MIAMI, USA - SEPTEMBER 06, 2014 :View of apartments in Fisher Island on September 06, 2014 in Miami.; Shutterstock ID 237320008; Usage: Web; Issue Date: 7/20

In the retail world, a price cut usually helps shift an item off the racks, but fashion veteran Max Azria isn’t following that mantra when it comes to real estate.

After failing to find a buyer for his Miami condo three years ago, the fashion veteran has put it back on the market with a near $2 million price increase despite a struggling high-end housing market in the city.

His apartment on the exclusive Fisher Island first appeared for sale in 2014 at $7 million, but was removed after no buyers bit only to recently resurface with an $8.9 million price tag.

You might think a renovation is behind the increase, but listing images look identical to when it was last on the market.

The five-bedroom, 5,790-square-foot apartment has white marble floors, large living and dining areas, as well as an impressive deck with views of the city and over Fisher Island to the ocean, according to the listing.

According to property records, the founder of California-based BCBG Max Azria Group LLC and his wife Lubov Azria, who was its creative director, paid $3.4 million for it in 2005.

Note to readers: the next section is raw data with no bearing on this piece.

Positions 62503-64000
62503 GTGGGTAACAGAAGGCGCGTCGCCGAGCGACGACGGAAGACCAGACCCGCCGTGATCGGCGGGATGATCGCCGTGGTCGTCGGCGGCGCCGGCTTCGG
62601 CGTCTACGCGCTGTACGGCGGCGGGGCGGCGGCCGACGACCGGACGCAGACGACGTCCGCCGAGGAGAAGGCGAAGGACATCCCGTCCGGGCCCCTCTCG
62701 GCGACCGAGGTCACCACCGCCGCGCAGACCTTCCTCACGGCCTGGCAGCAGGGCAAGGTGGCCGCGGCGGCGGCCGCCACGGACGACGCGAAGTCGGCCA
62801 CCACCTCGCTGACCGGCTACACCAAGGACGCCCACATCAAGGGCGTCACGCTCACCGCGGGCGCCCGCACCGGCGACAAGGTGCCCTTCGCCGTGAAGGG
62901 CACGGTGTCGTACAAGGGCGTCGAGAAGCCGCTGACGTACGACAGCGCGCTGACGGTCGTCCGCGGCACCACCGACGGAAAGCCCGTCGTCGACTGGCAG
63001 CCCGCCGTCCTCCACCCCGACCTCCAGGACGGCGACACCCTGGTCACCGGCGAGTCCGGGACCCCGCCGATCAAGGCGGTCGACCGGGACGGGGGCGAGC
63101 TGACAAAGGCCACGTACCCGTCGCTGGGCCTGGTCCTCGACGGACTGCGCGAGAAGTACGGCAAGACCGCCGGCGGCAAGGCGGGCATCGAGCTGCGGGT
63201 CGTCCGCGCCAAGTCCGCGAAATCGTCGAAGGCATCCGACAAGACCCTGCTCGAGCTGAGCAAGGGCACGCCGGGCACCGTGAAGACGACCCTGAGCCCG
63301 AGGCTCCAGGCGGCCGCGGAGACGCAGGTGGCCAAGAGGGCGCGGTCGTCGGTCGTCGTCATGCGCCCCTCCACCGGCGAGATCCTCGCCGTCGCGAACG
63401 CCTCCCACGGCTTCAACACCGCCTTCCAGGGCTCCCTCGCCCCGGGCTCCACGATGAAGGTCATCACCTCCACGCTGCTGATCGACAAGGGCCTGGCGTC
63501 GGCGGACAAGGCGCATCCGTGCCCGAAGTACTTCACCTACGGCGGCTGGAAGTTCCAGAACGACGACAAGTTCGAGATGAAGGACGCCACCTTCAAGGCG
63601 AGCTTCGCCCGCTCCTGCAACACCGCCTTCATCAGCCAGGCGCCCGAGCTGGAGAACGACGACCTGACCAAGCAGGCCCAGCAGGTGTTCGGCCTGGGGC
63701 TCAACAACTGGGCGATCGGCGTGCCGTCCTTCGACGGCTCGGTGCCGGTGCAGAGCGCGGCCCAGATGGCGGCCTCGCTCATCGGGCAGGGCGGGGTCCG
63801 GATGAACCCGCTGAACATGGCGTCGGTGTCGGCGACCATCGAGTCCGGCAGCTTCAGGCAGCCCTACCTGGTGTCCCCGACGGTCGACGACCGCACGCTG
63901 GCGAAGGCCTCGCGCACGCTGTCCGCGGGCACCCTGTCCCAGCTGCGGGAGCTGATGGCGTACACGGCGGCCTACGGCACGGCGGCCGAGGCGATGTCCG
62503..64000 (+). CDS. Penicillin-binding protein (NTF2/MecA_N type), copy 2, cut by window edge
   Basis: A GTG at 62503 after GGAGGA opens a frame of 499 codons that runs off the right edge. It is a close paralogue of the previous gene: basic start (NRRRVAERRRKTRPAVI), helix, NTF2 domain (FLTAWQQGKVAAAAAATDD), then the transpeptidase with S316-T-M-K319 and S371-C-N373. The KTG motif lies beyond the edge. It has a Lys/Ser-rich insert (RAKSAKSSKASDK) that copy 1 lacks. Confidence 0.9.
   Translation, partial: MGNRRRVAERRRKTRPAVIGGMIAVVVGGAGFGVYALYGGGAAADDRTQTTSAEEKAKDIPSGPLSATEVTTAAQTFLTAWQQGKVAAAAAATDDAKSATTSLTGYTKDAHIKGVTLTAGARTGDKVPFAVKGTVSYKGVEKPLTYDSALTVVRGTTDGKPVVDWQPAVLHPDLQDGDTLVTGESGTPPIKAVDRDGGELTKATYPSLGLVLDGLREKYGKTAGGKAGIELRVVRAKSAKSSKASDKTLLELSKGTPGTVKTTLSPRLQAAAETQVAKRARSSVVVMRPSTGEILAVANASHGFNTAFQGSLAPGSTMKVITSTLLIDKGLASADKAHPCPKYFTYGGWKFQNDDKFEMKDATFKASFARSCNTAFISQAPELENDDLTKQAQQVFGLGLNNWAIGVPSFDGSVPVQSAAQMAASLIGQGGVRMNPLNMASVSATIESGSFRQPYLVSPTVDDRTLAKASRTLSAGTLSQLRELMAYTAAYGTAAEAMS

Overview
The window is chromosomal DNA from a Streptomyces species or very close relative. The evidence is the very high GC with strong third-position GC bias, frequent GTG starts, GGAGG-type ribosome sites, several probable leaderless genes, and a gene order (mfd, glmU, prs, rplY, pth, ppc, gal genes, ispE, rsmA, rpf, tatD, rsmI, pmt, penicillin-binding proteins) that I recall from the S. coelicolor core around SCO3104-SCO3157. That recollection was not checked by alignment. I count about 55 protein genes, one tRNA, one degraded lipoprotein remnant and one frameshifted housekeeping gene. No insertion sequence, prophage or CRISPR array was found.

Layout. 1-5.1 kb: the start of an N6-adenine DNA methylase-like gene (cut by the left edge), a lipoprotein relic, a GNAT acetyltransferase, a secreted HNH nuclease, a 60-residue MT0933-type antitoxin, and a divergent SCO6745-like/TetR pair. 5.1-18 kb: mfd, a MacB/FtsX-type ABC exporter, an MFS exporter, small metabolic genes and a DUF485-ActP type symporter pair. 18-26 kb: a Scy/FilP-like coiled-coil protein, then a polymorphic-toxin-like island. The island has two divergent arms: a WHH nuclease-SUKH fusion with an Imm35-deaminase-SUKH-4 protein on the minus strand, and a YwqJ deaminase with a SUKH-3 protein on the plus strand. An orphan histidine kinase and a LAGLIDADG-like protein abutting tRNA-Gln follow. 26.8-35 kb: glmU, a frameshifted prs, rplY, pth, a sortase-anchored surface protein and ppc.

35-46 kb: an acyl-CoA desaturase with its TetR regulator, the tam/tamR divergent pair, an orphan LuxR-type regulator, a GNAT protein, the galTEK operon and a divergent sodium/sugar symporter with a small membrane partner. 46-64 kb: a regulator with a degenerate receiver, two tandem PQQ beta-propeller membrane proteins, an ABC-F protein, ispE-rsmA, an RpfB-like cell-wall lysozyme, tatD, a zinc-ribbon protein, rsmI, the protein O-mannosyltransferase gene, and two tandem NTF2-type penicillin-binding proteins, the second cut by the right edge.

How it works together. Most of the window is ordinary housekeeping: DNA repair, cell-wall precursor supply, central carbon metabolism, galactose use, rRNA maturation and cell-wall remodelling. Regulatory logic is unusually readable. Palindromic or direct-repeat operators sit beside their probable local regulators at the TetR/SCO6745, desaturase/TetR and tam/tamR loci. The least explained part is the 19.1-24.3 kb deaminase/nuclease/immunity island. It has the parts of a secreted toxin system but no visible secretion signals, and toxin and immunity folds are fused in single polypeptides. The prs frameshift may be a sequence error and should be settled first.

Azria is also still trying to sell his Holmby Hills mansion known as Maison Du Soleil for $88 million, making it the fifth most expensive home for sale in Los Angeles. (The highest has a $250 million price tag.)

At the same time, the Tunisian fashion designer’s 60-room mansion is also on the market as a rental for a whopping $400,000 a month.

It was confirmed last summer that Azria had departed BCBG Max Azria Group LLC, which is filing for bankruptcy. However, on Monday he and his wife objected to the company’s proposed restructuring plan.

His brother, Serge Azria, has also been busy in the multimillion dollar real estate world. The creative force behind Joie, Equipment and Current/Elliott is selling his seven-bedroom Bel Air, Calif., mansion for $35 million.

load comments
blog comments powered by Disqus